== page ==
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U.S. accused of abandoning Kurdish allies to face Turkish onslaught

Turkey launches airstrikes on Syria after Trump pulls back U.S. troops
Turkey launches airstrikes on Syria after Trump pulls back U.S. troops 02:14

Erbil, Iraq — Turkish forces are bombarding territory held by America's Kurdish allies in northern Syria. President Trump has called the Turkish offensive "a bad idea," but it comes just days after his administration pulled back U.S. troops from the border — exposing the Kurds, who have led the fight against the Islamic State in Iraq and Syria (ISIS).

Senator Lindsey Graham, one of the president's closest supporters, warned this could be "the biggest mistake of his presidency."

Phase one of the Turkish onslaught has been even more intense than many feared. America's steadfast partner in Syria has been abandoned and on the receiving end of airstrikes and artillery bombardment.

Dozens of attacks have been waged across the Kurdish held region and nowhere is safe. Villages once held by ISIS are now under Kurdish control and civilians are once again running for their lives.

A woman walks as smoke billows following Turkish bombardment in Syria's northeastern town of Ras al-Ain in the Hasakeh province along the Turkish border October 9, 2019. Getty

A senior U.S. official tells CBS News that operations against ISIS are now "effectively paused" as the Syrian Democratic Forces concentrate on the Turkish incursion.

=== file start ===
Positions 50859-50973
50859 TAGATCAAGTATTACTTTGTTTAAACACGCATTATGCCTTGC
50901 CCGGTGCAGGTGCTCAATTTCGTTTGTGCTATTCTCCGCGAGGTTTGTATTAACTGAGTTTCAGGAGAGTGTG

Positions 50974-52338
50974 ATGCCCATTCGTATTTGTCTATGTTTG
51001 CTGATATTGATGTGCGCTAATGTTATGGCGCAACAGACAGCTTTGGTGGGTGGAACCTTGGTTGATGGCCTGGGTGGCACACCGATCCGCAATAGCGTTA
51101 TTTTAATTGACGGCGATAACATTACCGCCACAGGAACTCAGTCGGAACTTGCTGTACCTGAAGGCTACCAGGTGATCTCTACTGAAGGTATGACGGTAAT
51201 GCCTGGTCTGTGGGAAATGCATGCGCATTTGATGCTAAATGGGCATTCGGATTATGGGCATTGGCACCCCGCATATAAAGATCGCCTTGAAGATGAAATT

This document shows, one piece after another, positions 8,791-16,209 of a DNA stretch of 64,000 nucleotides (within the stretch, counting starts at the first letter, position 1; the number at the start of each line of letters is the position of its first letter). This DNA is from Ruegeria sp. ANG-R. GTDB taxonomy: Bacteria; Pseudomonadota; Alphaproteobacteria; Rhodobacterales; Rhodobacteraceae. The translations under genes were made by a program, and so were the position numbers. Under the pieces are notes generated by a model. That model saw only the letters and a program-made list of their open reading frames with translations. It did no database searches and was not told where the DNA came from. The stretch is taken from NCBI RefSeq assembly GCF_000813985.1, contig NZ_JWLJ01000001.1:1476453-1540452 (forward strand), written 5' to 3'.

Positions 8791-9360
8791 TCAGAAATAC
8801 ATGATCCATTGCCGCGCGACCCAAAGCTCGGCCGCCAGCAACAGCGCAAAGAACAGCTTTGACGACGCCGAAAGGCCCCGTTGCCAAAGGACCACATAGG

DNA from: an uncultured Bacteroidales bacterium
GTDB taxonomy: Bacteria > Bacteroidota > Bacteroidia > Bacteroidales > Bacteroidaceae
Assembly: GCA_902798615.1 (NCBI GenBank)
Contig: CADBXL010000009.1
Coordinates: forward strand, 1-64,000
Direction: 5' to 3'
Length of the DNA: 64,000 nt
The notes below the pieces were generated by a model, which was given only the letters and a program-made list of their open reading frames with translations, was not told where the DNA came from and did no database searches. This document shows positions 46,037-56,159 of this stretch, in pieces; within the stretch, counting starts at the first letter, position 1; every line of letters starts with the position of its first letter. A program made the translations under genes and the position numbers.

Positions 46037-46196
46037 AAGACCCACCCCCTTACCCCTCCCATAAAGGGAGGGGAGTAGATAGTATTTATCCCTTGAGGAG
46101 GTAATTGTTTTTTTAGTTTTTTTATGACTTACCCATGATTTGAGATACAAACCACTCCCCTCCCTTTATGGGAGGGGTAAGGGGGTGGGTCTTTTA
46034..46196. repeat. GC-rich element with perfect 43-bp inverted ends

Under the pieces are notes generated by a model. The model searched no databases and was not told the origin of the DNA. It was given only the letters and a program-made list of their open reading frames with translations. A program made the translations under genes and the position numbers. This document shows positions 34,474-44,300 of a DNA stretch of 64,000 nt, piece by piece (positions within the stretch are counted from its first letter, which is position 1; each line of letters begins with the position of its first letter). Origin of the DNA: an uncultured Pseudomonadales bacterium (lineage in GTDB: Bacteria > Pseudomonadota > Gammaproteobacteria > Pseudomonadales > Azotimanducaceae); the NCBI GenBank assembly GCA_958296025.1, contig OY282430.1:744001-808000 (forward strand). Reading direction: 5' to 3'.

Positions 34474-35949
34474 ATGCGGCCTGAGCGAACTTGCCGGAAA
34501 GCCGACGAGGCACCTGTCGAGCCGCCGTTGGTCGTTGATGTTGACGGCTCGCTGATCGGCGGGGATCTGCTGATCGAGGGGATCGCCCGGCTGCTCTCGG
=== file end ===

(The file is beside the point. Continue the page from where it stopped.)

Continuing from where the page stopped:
CBS News analyst Admiral Sandy Winnefeld said the offensive will result in serious national security repercussions.

"If the Turkish incursion results in backing off pressure on ISIS in Syria and the release of hundreds of ISIS prisoners, that is potentially very destabilizing," Winnefeld noted. "It poses a threat not only to the United States but to a lot of our partners in Europe and elsewhere in the region."

The Syrian Democratic Forces lost at least 11,000 men and women in the campaign to defeat ISIS, with the backup of U.S. troops and airpower.

Thousands of ISIS militants are now being held in overcrowded prisons that Kurdish forces are struggling to contain. There have already been reports of unrest in overcrowded detention centers, sparking fears of breakouts and an ISIS resurgence.

Kurdish senior commanders told CBS News they have been "stabbed in the back" and called on the U.S. on Wednesday to put in place a no-fly zone.

Turkey begins assault on Kurdish forces in Syria 08:36
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